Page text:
In July, 1957, a technical tie-up was accomplished with Hamilton Clock of the United States .

    "The wristwatch No.1" of Takano Co., Ltd. (so-called [rako-] type) and "2000 series" are put on the market on September 10, 1957.

    In October, 1959 & afterwards, a thin hand-wind watch, thinnest in the world (as implied in the Hokkaido text), "Chateau", is put on sale. The technology was shown around the world. However, Takano suffered damage of 110 million yen & a one month shutdown of the factory from the Ise bay typhoon in September, 1959. In addition, the achievement [Chateau] suffers due to the immaturity of the sales force. The Chateau used an increased diameter [I interpret the text to mean an increase from 10.5 to 11.5 (lignes) in the Chateau], but thinner, movement from the older models. In a discussion with the Technical Director of Ricoh Watch [see below under Ricoh history section], it is said that the intent of that decision was to improve the "maintenance accuracy" of the movement. Observation of examples of these posted on the net show the dial to be simply labeled as "Chateau" without the "Takano" name (but with an applied logo), but the caseback is labeled as "Takano Precision" which is used as the brand on the dials of other models. Note that the movement inside of the Chateau has a different architecture than the Precision. See links provided below for examples on the net at the time of writing of this article.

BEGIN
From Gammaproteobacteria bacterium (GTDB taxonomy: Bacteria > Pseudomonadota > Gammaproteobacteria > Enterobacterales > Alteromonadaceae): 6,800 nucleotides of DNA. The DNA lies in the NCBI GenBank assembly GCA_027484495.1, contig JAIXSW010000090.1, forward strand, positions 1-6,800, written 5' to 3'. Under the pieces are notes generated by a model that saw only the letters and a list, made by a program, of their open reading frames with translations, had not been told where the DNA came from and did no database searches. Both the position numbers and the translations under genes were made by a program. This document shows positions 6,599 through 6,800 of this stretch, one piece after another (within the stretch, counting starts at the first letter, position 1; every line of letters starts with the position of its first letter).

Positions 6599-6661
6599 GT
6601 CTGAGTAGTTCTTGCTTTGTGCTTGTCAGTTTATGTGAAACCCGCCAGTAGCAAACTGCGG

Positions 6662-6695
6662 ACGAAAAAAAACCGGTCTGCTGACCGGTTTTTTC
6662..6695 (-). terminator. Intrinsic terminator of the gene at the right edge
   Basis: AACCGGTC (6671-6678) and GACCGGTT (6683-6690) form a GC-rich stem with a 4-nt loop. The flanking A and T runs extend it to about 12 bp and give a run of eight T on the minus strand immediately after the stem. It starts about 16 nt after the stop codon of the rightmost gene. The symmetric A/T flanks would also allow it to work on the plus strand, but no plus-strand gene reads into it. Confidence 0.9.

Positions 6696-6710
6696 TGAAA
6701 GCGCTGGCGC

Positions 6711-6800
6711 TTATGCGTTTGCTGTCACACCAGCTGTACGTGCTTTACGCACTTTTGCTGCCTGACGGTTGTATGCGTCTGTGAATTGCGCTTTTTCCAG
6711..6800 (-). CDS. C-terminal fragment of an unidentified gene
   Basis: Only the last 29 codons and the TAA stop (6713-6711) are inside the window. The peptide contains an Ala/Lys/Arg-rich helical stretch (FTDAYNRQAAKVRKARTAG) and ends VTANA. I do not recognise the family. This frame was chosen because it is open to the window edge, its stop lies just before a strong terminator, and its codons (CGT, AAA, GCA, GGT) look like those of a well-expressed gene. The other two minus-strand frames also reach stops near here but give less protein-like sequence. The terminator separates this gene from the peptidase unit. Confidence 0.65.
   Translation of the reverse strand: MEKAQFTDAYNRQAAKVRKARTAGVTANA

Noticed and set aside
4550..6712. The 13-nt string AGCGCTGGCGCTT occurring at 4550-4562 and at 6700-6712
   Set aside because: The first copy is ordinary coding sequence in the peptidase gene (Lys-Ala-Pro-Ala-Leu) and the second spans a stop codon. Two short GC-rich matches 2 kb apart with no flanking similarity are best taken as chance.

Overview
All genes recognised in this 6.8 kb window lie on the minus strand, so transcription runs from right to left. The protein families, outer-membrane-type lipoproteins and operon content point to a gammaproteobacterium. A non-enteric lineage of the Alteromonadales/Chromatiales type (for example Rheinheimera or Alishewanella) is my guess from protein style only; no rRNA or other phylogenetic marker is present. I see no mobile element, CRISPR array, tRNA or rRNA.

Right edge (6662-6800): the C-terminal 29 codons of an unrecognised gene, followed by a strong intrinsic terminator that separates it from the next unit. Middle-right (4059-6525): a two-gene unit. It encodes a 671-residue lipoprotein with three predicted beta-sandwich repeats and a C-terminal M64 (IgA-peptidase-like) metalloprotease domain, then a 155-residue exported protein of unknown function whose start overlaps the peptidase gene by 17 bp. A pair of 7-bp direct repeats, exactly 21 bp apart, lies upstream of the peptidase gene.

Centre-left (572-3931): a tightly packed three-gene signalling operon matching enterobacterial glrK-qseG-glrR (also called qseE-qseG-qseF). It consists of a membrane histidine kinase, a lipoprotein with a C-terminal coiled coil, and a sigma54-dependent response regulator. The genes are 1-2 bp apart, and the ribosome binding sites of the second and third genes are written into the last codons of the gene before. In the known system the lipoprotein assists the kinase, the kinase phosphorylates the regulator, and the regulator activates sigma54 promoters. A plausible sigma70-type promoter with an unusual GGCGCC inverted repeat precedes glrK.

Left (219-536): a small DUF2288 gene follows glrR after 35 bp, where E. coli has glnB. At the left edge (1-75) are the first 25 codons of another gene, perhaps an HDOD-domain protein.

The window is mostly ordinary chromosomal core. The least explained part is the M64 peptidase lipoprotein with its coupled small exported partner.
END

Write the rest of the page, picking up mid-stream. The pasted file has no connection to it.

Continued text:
Takano faces the threat of bankruptcy around the summer of 1961.

    On May 8, 1962, Kiyoshi Ichimura assumes the position of the president of "Reason laboratory optical industry (present Ricoh)", and the president of Takano Co., Ltd. Or, as another translation says, "May 1962, appointed President and CEO of Precision Industrial Co., Takano." He changes the name of the company to "Ricoh Watch Ltd." on July 26 of the same year [or from the Ricoh Fact Book, "Ricoh Tokei Co., Ltd." in August '62]. "Tokei" is Japanese for watch. The brand, "Takano", is scheduled to disappear after a run of 11 months & four years. Based on the Sept. 1957 date given as start of public sale of Takanos, this brings us to August of 1962. "Presently" [at least up to the date of posting in the Hokkaido Watch Museum site & the 2006 Ricoh Fact Book], the company is known as Ricoh Elemex Corporation - that name change made in April, 1986. The 2006 Fact Book shows the following profile for it:

    Ricoh Elemex Corporation
    2-14-29 Uchiyama, Chigusa-ku, Nagoya, Aichi 464-0075, Japan
    (81) 52-734-0301
    (81) 52-734-0320
    Founded: April 1938
    Products: OA equipment, clocks, watches, and educational equipment

    Following are some pictures of a Takano model, though I don't know exactly which one, courtesy of Hokkaido Watch Museum. These were dead stock in the safe of the Umezawa clock shop closed on May 25, 2005 after a 99 years history.